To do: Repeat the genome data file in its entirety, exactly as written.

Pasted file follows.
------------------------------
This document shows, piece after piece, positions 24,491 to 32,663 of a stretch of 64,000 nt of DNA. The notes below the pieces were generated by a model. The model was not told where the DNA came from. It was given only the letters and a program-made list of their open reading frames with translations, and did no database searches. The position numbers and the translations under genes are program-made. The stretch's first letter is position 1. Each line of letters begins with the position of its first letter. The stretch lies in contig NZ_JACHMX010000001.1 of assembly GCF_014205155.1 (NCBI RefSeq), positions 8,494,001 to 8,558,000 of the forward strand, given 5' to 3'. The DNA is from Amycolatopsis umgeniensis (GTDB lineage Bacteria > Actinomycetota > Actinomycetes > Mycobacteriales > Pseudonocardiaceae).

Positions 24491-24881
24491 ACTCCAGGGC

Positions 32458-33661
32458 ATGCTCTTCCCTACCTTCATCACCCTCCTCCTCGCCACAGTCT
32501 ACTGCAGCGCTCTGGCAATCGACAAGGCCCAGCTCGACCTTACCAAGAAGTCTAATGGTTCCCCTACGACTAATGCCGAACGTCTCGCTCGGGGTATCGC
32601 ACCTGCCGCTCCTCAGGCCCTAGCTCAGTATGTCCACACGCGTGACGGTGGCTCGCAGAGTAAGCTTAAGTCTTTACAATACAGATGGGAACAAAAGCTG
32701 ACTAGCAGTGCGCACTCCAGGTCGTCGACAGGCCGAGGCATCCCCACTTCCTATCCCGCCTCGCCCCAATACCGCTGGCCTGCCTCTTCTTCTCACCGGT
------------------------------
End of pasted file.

This document shows, piece after piece, positions 24,491 to 32,663 of a stretch of 64,000 nt of DNA. The notes below the pieces were generated by a model. The model was not told where the DNA came from. It was given only the letters and a program-made list of their open reading frames with translations, and did no database searches. The position numbers and the translations under genes are program-made. The stretch's first letter is position 1. Each line of letters begins with the position of its first letter. The stretch lies in contig NZ_JACHMX010000001.1 of assembly GCF_014205155.1 (NCBI RefSeq), positions 8,494,001 to 8,558,000 of the forward strand, given 5' to 3'. The DNA is from Amycolatopsis umgeniensis (GTDB lineage Bacteria > Actinomycetota > Actinomycetes > Mycobacteriales > Pseudonocardiaceae).

Positions 24491-24881
24491 ACTCCAGGGC

Positions 32458-33661
32458 ATGCTCTTCCCTACCTTCATCACCCTCCTCCTCGCCACAGTCT
32501 ACTGCAGCGCTCTGGCAATCGACAAGGCCCAGCTCGACCTTACCAAGAAGTCTAATGGTTCCCCTACGACTAATGCCGAACGTCTCGCTCGGGGTATCGC
32601 ACCTGCCGCTCCTCAGGCCCTAGCTCAGTATGTCCACACGCGTGACGGTGGCTCGCAGAGTAAGCTTAAGTCTTTACAATACAGATGGGAACAAAAGCTG
32701 ACTAGCAGTGCGCACTCCAGGTCGTCGACAGGCCGAGGCATCCCCACTTCCTATCCCGCCTCGCCCCAATACCGCTGGCCTGCCTCTTCTTCTCACCGGT